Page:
Criminal Justice News

Sunday, January 07, 2007

LAPD’s not so secret Hollywood connections, a website dedicated to listing Los Angeles Police Department police officers who have written books added four listings of officers who have unusual insights into Hollywood.

Jim Dougherty’s book is described as “the sensitive and touching story of the four-year marriage of Jim Dougherty and Norma Jeane Baker before her Hollywood transformation to Marilyn Monroe. This is a very unusual book about Norma Jeane, because it isn't just another book about Marilyn Monroe. It's a completely different, and very sensitive, view of a young girl married at 16 who is very much in love with her husband, Jim Dougherty, a long-time, veteran Los Angeles Police Officer and firearms instructor.

Fred Otash was a legendary LAPD officer in the 1940s. A clash with the brass motivated him to resigned and ultimately become one of the most notorious Hollywood Private Investigators. He tells all in “Investigation Hollywood.” In the book, Lana Turner’s Bedroom, Gaby Wood wrote, “…..suggested to Lana that she call the most celebrated criminal lawyer in Los Angeles, Jerry Giesler. Giesler was nicknamed 'the magnificent mouthpiece'; he had got Errol Flynn cleared of two rape charges and Bugsy Siegel cleared of murder. He arrived with a private eye, Fred Otash, who was a former vice cop and fed stories to Confidential magazine on the side. By now the house was surrounded—by medics, policemen and neighbors in bathrobes.” Fred was everywhere and into everything.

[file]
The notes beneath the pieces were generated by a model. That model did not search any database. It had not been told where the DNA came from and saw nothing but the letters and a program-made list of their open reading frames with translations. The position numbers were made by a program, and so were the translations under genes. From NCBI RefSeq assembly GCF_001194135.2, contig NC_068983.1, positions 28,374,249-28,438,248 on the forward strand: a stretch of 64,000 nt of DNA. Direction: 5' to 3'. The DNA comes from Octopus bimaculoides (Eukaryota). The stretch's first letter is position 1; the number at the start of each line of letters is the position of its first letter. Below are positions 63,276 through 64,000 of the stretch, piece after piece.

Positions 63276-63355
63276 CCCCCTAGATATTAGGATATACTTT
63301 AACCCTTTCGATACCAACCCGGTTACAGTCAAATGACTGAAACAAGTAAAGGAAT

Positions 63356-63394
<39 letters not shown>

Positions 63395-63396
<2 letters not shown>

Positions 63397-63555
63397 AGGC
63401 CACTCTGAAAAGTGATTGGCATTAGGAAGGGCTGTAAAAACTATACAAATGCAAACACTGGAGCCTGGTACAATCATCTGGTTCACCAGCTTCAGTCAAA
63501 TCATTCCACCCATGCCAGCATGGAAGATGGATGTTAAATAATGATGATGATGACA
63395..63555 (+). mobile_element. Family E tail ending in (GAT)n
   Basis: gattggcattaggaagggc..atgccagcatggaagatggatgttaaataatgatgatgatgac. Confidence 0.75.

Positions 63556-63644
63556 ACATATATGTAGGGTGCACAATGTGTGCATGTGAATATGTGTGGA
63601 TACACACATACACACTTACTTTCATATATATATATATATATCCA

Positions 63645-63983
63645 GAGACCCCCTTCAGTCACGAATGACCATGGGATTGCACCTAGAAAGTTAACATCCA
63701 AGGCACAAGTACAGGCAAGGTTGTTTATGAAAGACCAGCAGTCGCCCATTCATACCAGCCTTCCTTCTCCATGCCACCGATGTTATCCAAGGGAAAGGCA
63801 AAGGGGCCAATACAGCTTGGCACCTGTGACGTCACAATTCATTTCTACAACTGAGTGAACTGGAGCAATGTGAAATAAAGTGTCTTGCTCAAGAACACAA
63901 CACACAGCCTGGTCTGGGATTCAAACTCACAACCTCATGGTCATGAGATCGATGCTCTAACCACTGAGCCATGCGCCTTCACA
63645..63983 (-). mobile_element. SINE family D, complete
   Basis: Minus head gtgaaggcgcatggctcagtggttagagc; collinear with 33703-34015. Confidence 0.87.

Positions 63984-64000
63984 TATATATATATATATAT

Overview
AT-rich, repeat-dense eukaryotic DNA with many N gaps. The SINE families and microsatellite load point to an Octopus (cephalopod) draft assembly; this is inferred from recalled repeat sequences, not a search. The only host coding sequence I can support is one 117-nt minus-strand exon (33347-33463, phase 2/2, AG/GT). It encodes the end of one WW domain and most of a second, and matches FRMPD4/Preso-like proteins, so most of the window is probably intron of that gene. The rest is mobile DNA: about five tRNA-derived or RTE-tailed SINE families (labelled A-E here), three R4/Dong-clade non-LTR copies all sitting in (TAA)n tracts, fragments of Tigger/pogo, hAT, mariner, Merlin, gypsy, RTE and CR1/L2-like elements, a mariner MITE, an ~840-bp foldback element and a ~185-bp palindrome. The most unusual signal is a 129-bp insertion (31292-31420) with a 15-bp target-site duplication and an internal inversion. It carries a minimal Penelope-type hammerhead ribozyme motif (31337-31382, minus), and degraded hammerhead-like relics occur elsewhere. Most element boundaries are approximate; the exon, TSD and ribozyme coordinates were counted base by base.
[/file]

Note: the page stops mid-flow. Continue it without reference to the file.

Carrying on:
John O’Grady, a Los Angeles area top private investigator was with the Los Angeles Police Department for over 20 years. For 12 of those years he was in charge of the Hollywood Narcotics Detail. Additionally, he spent eight years teaching police science, was a member of the International Narcotics Enforcement Officers Association, California State Narcotics Association and a nationally recognized polygraph expert. In his book, “O’Grady: The life and Times of Hollywood’s No. 1 Private Eye,” he gives the reader names, dates and details of investigations in the 1960s and 1970s.

Leon Smith, a thirty-year veteran of the Los Angeles Police Department and a lifelong movie buff guides the reader on a nostalgic journey to famous Hollywood movie and television locations. His investigations reveal exact addresses of these historical sites; and, feature his present-day photographs compared with production stills showing how the locations appeared in the original film. His first book, “Famous Hollywood Locations,” contains descriptions and photographs of 382 sites involving 289 films and 105 television series.” He followed up with a second book that does not repeat any locations; “Hollywood Goes on Location.”

LAPD lists 47 Los Angeles
police officers and their books in five categories. The sister-site at lists 229 state and local police officers and their over 600 books.

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